Extending rights

Our current approach to protecting the natural environment is demonstrably failing. Protection of the natural environment has largely been founded on the impact of its degradation on human populations.

Is it time to extend the notion of rights to the natural environment itself?

This may not be a far-fetched as it first seems. Rights are already extended to some, mainly domesticated, animals – for instance in legislation about the housing and treatment of farm animals. Some wild species of plants and animals are also given protection, although this is either piecemeal for specific species or in the form of designation status for special sites. However, this can fail to protect the underlying system which supports a particular species or habitat.

More fundamental would be to extend rights to whole ecosystems, say a river catchment or a forest – both the biotic and abiotic elements – the plants and animals as well as the water and soil.  Extension of the notion of rights to ecosystems would allow those rights to be recognised in law and represented through the legal system, not purely for the benefits and dis-benefits to the human population but in their own right.

Fanciful? One of the features of corporations in the UK and elsewhere is that they have a separate legal personality, known as ‘personhood’ or being ‘artificial persons’ independent of those that work within them. A company has legally enshrined rights which can be represented in law. So the principle of ascribing rights to non-human entities and even to non-sentient entities already exists.

That being the case then it is no enormous leap to imagine ecosystems having ‘personhood’ in the same way that companies do and therefore being capable of being legally represented. Bolivia has already made moves in this direction with the passing of a law of mother earth, which establishes 11 new rights for nature. They include the right to life and to exist; the right to continue vital cycles and processes free from human alteration; the right to pure water and clean air and the right not to be polluted.

Why might it work?  It offers a different way of looking at the natural world. Not one in which we protect only that which has immediate perceived benefits to us, but in which ecosystems are recognised for the entirety of their part in the global system.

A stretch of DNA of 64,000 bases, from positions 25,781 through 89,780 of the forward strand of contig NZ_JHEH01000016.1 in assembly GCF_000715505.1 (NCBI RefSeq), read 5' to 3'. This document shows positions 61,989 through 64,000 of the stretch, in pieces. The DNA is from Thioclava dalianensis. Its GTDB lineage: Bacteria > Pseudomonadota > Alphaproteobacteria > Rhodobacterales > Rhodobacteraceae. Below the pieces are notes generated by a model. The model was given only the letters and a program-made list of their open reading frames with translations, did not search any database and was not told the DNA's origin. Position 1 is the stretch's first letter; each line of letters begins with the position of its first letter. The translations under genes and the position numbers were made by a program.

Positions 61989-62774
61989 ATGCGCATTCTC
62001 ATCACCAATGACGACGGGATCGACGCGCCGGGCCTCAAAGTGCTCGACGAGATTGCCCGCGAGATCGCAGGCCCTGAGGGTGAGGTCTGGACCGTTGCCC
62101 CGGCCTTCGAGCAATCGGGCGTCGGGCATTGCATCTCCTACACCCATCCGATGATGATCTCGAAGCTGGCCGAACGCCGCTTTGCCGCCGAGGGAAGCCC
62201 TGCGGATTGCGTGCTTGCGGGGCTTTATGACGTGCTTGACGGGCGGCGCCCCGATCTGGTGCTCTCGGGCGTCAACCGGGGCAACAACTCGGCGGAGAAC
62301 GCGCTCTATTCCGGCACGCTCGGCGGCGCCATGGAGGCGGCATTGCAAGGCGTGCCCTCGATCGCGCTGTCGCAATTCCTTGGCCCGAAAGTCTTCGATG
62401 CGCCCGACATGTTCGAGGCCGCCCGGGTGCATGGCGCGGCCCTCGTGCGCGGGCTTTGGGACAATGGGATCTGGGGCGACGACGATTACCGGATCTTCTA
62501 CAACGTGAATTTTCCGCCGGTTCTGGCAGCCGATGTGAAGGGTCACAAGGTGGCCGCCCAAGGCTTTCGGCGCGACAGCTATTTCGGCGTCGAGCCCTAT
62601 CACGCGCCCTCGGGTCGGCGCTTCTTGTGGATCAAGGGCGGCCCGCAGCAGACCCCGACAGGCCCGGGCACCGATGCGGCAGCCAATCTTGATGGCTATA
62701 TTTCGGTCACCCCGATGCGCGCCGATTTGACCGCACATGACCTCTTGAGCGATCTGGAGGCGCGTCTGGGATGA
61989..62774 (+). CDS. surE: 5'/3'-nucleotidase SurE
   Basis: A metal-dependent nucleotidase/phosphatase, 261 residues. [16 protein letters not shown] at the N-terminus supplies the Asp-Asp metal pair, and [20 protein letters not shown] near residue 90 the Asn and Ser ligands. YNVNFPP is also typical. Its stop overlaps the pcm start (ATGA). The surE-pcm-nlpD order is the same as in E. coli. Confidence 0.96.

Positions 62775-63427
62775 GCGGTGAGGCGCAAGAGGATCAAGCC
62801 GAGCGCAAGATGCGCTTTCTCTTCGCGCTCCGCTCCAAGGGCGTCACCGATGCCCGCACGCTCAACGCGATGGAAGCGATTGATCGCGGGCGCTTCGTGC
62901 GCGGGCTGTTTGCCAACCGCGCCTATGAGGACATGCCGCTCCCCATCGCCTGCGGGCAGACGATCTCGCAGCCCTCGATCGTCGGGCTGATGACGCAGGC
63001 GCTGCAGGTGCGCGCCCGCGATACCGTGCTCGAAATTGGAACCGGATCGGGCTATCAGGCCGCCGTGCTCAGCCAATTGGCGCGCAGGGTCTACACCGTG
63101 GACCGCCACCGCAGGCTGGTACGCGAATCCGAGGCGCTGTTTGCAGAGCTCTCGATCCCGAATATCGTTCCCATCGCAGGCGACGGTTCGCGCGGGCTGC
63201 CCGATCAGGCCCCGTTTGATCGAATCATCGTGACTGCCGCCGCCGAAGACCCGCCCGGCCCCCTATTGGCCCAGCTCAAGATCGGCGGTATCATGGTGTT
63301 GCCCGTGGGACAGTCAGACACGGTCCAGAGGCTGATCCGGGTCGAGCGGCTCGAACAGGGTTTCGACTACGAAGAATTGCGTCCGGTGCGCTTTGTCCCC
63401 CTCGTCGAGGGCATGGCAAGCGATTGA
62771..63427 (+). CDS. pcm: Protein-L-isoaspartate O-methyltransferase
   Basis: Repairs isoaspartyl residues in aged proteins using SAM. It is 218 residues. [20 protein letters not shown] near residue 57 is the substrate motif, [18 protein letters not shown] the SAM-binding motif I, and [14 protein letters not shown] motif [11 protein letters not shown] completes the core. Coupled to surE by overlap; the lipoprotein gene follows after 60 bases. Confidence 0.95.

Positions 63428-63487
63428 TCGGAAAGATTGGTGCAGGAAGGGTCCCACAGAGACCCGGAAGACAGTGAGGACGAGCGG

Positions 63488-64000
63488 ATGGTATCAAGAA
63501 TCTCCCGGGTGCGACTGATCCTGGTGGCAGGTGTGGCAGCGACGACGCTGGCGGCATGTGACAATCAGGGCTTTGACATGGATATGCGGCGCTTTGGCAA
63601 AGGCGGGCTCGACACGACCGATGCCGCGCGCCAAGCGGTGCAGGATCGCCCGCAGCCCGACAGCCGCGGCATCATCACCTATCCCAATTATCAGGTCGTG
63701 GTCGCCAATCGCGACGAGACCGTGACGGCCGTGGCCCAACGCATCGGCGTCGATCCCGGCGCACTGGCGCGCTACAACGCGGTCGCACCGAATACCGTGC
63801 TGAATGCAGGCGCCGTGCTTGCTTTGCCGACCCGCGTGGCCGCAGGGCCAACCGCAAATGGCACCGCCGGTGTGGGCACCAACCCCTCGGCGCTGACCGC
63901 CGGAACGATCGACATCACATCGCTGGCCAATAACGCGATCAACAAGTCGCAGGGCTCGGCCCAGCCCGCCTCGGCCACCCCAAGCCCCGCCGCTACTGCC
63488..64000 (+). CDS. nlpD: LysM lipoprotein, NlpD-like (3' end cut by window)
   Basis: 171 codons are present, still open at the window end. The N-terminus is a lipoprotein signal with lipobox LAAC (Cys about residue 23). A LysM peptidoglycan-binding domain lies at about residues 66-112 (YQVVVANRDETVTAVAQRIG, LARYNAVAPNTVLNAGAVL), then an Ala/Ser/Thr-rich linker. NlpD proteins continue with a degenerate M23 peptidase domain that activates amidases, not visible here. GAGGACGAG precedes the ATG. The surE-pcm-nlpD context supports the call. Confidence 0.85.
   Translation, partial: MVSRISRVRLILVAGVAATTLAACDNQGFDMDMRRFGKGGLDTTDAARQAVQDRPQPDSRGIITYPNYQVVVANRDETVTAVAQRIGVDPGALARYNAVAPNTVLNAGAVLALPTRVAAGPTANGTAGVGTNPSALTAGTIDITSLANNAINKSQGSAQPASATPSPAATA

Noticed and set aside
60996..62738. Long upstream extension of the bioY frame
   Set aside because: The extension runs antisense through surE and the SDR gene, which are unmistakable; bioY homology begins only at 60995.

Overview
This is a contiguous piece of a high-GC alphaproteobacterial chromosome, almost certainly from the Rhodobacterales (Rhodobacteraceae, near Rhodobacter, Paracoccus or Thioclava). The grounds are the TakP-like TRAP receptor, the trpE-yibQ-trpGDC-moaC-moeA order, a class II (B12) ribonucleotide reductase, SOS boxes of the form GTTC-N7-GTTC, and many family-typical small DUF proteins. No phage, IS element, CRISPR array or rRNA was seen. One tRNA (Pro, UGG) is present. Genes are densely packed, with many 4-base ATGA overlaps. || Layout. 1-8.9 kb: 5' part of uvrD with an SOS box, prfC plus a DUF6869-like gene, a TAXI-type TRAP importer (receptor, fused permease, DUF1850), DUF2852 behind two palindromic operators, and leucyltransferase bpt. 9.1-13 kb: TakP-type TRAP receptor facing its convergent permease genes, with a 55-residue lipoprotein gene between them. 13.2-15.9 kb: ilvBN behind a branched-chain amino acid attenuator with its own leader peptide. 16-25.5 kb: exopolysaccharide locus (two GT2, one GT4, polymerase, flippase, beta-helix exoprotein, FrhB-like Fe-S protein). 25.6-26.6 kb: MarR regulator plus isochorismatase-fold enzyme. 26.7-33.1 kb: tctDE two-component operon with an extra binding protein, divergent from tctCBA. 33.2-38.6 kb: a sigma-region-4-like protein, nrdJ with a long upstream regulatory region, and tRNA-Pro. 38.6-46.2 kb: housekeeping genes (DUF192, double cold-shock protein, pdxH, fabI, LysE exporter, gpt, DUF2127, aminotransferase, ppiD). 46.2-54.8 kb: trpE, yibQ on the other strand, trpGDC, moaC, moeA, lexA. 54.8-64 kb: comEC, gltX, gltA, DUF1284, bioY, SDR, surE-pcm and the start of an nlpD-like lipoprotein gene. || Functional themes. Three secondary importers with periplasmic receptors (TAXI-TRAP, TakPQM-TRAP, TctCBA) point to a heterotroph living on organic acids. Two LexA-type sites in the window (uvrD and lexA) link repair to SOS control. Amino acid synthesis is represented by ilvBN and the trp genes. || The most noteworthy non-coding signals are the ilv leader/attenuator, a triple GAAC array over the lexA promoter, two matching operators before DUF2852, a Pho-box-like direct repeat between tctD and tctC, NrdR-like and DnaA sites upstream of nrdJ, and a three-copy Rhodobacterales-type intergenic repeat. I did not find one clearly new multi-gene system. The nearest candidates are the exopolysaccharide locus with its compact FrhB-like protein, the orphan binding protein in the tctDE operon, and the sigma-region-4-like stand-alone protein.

Ultimately we are part of that global system although we may have deluded ourselves that we stand separate from it. In the end recognising ecosystems have rights may also protect many of the aspirations embedded in our views on human rights.

Time to extend rights to ecosystems?

Mike Townsend, Senior Conservation Adviser


About Kaye Brennan

Trying vegan, staying warm. Occasional bursts of words.
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25 Responses to Human rights and the environment – do trees have rights?

  1. Pingback: Biodiversity Offsetting – biophilia or biophobia (love nature or loathe it)? | Woodland Matters

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  3. Andy White says:

    I think we are asking the wrong question. There is little point in agreeing that a species has rights. It seems self evident to me and yet all too easily recinded as we have seen with the badger cull where even a species that is ‘protected’ can be indiscriminantly slaughtered because it is ‘simply the right thing to do’ (Cameron). What will help more, I beleive, is to establish and be clear about what human responsibilities are towards the natural world. We bang on about rights, mostly our own, without asking what our responsibilities are. I mean this in the sense of ‘ask not what your country can do for you but what you can do for your country.’ Was it JFK? Our resposibilities need codifying but we also need to be asking ourselves from one situation to the next, ‘what is required of me here?’

  4. Ash says:

    In answer to the original question “Do trees have rights?” Of course they do, as does everything else within an ecosystem. Where else can we live if we continue to destroy this planet? Ultimately the Earth will survive, in a different way, but the human race may not.